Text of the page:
Co-trimoxazole prophylaxis reduces mortality in HIV-infected adults with TB.
Two groups of antiretroviral treatment-naive adults with HIV infection were enrolled: patients newly diagnosed as having tuberculosis and receiving tuberculosis treatment either for the first time or for retreatment after relapse; and previously treated patients not receiving treatment. The intervention was oral cotrimoxazole or matching placebo daily.
A total of 1 003 patients were randomised: 835 (416 co-trimoxazole, 419 placebo) were receiving treatment for tuberculosis, 762 (376 co-trimoxazole, 386 placebo) of them newly diagnosed, previously untreated patients and 73 (40 co-trimoxazole, 33 placebo) receiving a retreatment regimen; 168 (84 co-trimoxazole, 84 placebo) were not on treatment but had received treatment in the past. Of 835 participants receiving tuberculosis treatment, follow-up information was available for 757, with a total of 1 012.6 person years of follow-up. A total of 310 (147 cotrimoxazole, 163 placebo) participants died, corresponding to death rates of 27.3 and 34.4 per 100 person years. In the Cox regression analysis, the hazard ratio for death (co-trimoxazole:placebo) was 0.79 (95% confidence interval 0.63 - 0.99). The effect of co-trimoxazole waned with time, possibly owing to falling adherence levels; in a per protocol analysis based on patients who spent at least 90% of their time at risk supplied with the study drug, the hazard ratio was 0.65 (0.45 - 0.93).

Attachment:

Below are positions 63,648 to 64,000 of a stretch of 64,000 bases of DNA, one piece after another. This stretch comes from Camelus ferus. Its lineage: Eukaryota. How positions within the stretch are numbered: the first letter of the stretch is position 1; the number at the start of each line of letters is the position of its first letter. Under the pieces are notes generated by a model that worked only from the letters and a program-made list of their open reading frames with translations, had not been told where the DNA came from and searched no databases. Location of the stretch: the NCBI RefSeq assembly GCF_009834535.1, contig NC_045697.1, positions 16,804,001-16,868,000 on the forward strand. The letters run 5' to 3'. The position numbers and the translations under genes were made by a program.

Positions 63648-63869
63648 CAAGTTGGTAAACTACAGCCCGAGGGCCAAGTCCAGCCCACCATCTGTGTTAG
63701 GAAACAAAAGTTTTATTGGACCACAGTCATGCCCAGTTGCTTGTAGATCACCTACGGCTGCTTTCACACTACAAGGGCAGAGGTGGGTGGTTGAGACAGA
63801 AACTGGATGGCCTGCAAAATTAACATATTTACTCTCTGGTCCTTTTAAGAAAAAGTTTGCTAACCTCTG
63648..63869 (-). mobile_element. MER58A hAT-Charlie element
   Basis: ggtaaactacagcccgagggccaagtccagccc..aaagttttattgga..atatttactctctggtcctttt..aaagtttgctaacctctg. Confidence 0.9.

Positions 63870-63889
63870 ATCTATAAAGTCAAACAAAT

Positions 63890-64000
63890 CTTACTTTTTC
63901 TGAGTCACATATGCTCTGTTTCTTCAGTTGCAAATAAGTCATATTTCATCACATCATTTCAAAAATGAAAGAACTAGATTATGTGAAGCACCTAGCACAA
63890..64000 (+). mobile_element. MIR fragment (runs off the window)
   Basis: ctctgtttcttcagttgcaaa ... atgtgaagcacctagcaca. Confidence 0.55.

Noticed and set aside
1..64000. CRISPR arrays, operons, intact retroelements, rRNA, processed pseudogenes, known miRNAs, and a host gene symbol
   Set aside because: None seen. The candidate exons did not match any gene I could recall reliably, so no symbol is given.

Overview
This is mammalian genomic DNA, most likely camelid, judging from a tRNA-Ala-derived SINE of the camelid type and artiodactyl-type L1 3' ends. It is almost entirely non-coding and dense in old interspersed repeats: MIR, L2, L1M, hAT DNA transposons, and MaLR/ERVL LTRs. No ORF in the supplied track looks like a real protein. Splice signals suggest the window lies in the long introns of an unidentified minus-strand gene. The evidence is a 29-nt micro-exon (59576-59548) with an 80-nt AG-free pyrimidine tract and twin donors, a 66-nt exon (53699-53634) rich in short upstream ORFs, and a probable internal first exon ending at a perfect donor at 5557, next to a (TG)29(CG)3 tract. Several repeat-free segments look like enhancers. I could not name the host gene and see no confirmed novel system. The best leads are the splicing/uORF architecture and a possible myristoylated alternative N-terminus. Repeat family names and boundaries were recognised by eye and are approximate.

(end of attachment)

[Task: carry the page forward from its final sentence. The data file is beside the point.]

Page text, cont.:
The conclusions were that prophylaxis with co-trimoxazole reduces mortality in HIV-infected adults with pulmonary tuberculosis. Co-trimoxazole was generally safe and well tolerated.
Nunn AJ, et al. BMJ 2008; 337: a257.
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|Title Annotation:||AIDS briefs; tuberculosis|
|Publication:||CME: Your SA Journal of CPD|
|Article Type:||Brief article|
|Date:||Aug 1, 2008|
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